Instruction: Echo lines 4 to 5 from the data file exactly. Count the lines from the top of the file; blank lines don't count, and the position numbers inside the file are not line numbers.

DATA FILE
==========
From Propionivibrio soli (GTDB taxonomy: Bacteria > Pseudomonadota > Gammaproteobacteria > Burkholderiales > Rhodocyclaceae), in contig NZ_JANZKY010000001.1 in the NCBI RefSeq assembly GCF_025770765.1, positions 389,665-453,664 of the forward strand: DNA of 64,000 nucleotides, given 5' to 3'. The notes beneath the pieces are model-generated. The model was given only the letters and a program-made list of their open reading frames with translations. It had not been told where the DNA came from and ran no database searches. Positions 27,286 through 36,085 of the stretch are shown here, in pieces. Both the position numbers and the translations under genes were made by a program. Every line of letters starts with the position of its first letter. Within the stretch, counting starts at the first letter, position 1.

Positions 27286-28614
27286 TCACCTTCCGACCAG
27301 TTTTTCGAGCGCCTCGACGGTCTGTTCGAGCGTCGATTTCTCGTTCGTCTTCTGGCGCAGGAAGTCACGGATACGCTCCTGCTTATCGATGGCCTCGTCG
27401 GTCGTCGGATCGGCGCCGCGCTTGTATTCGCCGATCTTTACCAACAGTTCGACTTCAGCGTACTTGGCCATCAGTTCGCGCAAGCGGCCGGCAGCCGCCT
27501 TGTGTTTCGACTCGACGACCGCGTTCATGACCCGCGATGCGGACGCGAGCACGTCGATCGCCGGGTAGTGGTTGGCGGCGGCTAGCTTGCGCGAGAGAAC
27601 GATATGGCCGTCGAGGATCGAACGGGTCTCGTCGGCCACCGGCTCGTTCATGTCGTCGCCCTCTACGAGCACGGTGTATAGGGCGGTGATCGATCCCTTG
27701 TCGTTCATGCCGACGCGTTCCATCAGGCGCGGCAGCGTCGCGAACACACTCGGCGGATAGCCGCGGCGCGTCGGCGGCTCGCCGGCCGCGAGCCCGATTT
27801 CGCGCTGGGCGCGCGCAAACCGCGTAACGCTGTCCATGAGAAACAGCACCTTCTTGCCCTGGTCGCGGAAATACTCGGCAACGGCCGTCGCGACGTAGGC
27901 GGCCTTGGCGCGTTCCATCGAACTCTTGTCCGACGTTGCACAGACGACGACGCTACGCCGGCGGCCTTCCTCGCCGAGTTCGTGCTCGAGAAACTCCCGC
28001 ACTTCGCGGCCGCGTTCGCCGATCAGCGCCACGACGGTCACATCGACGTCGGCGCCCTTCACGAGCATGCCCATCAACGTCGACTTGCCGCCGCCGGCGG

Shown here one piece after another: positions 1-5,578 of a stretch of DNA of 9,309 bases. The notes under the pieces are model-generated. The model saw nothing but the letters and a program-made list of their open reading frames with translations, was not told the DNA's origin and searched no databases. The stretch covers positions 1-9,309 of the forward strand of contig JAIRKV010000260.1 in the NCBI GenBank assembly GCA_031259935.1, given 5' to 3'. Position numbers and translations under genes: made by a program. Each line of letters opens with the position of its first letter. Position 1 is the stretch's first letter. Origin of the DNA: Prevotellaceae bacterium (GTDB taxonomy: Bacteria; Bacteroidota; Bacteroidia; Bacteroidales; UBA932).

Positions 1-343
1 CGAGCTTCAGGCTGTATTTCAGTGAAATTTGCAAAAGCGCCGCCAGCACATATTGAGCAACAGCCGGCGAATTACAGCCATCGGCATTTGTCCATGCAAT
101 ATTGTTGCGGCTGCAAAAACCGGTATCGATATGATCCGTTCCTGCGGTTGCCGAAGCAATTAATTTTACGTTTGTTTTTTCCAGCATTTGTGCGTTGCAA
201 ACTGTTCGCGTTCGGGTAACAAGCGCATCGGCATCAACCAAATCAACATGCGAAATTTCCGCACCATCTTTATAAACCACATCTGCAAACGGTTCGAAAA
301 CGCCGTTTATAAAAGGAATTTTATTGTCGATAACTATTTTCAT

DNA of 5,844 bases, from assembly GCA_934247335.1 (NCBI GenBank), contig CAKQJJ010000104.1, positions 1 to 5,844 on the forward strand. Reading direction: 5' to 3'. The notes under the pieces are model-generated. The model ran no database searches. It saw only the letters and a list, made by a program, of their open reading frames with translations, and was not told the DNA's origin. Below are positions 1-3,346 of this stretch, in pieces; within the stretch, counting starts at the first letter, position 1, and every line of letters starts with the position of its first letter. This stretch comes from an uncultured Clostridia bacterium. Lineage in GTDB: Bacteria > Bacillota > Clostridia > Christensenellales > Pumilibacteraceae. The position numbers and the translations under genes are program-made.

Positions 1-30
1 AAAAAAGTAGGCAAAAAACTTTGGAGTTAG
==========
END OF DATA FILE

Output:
27301 TTTTTCGAGCGCCTCGACGGTCTGTTCGAGCGTCGATTTCTCGTTCGTCTTCTGGCGCAGGAAGTCACGGATACGCTCCTGCTTATCGATGGCCTCGTCG
27401 GTCGTCGGATCGGCGCCGCGCTTGTATTCGCCGATCTTTACCAACAGTTCGACTTCAGCGTACTTGGCCATCAGTTCGCGCAAGCGGCCGGCAGCCGCCT